The exhibition is supported by Iaspis, the Swedish Arts Grants Committee’s International Programme for Visual Artists.
Sunday, January 4, 3pm
A tour of the Shimabuku exhibition in Japanese led by curator Makiko Hara.
Join us to tour the exhibition, ‘When Sky was Sea’ by renowned Japanese artist Shimabuku.
Vancouver based independent curator Makiko Hara tours the exhibition in Japanese and English sharing her knowledge about the background of his artworks. See images and learn more about Shimabuku here:
Sunday, January 4, 3pm A tour of the Shimabuku exhibition in Japanese/english led by curator Makiko Hara.MORE
The City in Motion
CAG/TELUS Garden Public Art Commission
November, 2014 – February, 2015
This fall the CAG embarked on a unique public art commission and intensive program for emerging artists ages 17 to 25 years old. Selected to develop a community-based permanent multimedia installation for the TELUS office located in the new TELUS Garden building on West Georgia Street in downtown Vancouver, the CAG has organized The City in Motion, an intensive four month program for emerging artists interested in investigating the city through the frame of moving images. Supported by Cineworks Independent Filmmakers Society and led by artist/mentors Josh Hite and Brian Lye, participants will consider how the city is documented and can be pictured through film, video and new media. The young artists will engage with the histories of documentary film and the city archive, interrogating contemporary forms of documentation from smart phones and social media to surveillance recordings. Youth will respond to the ideologies, perceptions and histories of the city, culminating in the production of a new commission for the TELUS Garden building.
This innovative program is an opportunity for youth to experiment with various media, offering training and mentorship on the concepts, documentation tactics and technical logistics for developing video/film/new media work. Through studio and gallery visits, workshops and screenings the group will be connected to Vancouver’s cultural community. Cineworks will host a screening of completed works in February 2015.MORE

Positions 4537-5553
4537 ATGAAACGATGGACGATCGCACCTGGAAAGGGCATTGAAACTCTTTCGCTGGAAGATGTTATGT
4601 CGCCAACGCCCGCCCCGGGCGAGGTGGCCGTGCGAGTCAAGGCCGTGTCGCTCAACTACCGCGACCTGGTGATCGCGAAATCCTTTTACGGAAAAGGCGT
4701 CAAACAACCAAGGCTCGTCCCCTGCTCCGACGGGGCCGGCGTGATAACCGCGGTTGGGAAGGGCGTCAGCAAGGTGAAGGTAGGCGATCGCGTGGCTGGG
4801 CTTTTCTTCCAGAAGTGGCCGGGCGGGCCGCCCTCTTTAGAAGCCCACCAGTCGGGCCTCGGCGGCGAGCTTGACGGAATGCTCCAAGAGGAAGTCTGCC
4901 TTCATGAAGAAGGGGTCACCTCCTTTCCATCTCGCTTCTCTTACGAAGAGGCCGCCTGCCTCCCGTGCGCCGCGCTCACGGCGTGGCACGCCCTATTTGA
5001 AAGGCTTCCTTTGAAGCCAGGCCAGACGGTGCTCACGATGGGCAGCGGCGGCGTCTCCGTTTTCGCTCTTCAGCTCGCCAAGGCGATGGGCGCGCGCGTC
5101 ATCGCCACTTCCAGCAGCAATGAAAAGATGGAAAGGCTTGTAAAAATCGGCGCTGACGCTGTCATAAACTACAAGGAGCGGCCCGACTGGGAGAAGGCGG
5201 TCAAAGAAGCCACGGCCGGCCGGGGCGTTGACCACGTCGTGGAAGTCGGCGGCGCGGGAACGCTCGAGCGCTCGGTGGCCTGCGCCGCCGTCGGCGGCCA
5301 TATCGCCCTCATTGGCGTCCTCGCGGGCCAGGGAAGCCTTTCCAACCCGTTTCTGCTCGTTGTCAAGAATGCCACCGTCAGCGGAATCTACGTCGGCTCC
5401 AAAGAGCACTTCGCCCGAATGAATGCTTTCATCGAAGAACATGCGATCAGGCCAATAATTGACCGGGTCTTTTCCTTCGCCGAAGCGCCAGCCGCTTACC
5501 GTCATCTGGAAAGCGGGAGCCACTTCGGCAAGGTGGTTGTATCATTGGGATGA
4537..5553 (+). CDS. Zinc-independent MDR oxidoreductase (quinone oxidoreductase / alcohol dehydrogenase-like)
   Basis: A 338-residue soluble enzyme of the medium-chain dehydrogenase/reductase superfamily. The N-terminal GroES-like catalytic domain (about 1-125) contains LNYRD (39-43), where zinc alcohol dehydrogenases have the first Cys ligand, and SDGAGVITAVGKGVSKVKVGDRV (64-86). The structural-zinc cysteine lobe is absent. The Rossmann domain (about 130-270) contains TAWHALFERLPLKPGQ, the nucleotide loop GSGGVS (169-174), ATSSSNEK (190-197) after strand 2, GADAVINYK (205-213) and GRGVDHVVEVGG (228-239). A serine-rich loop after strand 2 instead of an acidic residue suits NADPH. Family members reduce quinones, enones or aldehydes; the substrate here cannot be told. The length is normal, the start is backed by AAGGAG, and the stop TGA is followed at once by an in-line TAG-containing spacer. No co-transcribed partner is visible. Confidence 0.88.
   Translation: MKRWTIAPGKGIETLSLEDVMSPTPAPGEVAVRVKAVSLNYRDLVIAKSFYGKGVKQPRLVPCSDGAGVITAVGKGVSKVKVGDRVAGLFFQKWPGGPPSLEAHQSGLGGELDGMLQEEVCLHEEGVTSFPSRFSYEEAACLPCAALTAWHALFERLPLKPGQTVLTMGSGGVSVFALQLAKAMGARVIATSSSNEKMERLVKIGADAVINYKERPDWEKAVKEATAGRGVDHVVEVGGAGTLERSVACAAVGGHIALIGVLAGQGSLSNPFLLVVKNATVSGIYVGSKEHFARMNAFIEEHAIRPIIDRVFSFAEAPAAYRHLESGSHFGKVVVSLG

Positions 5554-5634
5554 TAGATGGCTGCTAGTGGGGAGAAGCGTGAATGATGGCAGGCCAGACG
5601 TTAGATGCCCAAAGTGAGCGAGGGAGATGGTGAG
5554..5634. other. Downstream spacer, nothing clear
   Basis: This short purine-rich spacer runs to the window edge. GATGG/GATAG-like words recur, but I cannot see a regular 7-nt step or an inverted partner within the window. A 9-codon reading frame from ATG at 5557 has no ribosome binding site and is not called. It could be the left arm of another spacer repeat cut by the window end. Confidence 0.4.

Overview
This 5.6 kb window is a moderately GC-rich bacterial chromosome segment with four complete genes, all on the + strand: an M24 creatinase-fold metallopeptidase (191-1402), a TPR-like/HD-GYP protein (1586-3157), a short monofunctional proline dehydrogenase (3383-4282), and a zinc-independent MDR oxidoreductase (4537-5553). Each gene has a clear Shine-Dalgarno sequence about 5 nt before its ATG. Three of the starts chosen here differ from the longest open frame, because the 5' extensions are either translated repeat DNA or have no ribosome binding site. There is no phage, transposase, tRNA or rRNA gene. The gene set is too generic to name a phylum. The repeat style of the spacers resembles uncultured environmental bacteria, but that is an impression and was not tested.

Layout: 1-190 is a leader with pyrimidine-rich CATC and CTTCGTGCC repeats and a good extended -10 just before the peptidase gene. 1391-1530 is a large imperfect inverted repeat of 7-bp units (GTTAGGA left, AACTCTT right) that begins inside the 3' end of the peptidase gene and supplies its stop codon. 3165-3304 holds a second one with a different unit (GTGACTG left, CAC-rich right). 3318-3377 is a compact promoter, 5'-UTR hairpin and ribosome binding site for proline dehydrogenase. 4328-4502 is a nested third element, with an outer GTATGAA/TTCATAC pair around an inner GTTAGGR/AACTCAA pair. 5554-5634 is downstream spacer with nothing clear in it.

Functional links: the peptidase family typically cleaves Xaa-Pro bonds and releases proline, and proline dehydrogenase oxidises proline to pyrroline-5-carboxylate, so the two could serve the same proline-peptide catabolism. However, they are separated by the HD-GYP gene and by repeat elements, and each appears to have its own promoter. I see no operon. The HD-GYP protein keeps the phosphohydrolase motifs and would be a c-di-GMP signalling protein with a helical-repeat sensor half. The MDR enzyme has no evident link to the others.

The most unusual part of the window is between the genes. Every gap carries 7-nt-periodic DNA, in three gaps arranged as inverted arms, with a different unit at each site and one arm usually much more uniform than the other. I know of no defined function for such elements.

My name is Sally, I’m a temporary addition here, volunteering at the CAG, and with my time here hurrying by I wanted to fill you in on how I got here and all the cool stuff I’ve been doing at the CAG.
I’m from the UK and have come to Vancouver for six weeks as part of a four month adventure that has been the most memorable of my life.
My time here is part of a plan that involved leaving all the sensible things in my life, like a job and a flat so that I could stretch my legs over to the West Coast …or I should say, the ‘Best Coast.’
Things took shape after I sent some emails, one to Anchorage Museum in Alaska and the other to the CAG. I have been involved in arts and museum education since University, volunteering or working for different organizations and so I thought it would be brilliant to gain some experience overseas. The reply emails were nerve racking to open but I received, to my delight, welcoming replies. So it was decided and before I knew it I was Alaska bound, looking at the glaciers below wondering what the next four months would bring.
I spent seven weeks in Anchorage, with six of those as a volunteer at the museum getting to develop informal learning activities and facilitate family events. The photo below was taken on my phone in Sitka, onboard a little boat as I looked out for and encountered humpback whales. For me it captures how I feel about my time in Alaska.
After Anchorage I spent a couple of weeks exploring South East Alaska, Seattle and San Francisco before arriving here! My time in Vancouver keeps getting better. At the CAG I have been helping Shaun Dacey and Jas Lally with exciting projects that are teaching me loads. I have been developing learning resources for teachers to accompany the current exhibition, Shimabuku, When Sky Was Sea, helping with the CAGs first Teachers Social as well as the monthly Free Family Day (I am now an Octopus expert… ask me anything!). I have also had the opportunity to get to know the talented team selected for The City in Motion – CAG/TELUS Garden Public Art project, I’ll have to come back to see the final installation!
I have been supported and welcomed by the CAG team, they have made sure that I eat at yummy places, find the best coffee and of course see loads of exciting art. And so I can’t say thank you enough, I’m sure my last week here will be a brilliant conclusion.
- Sally PageMORE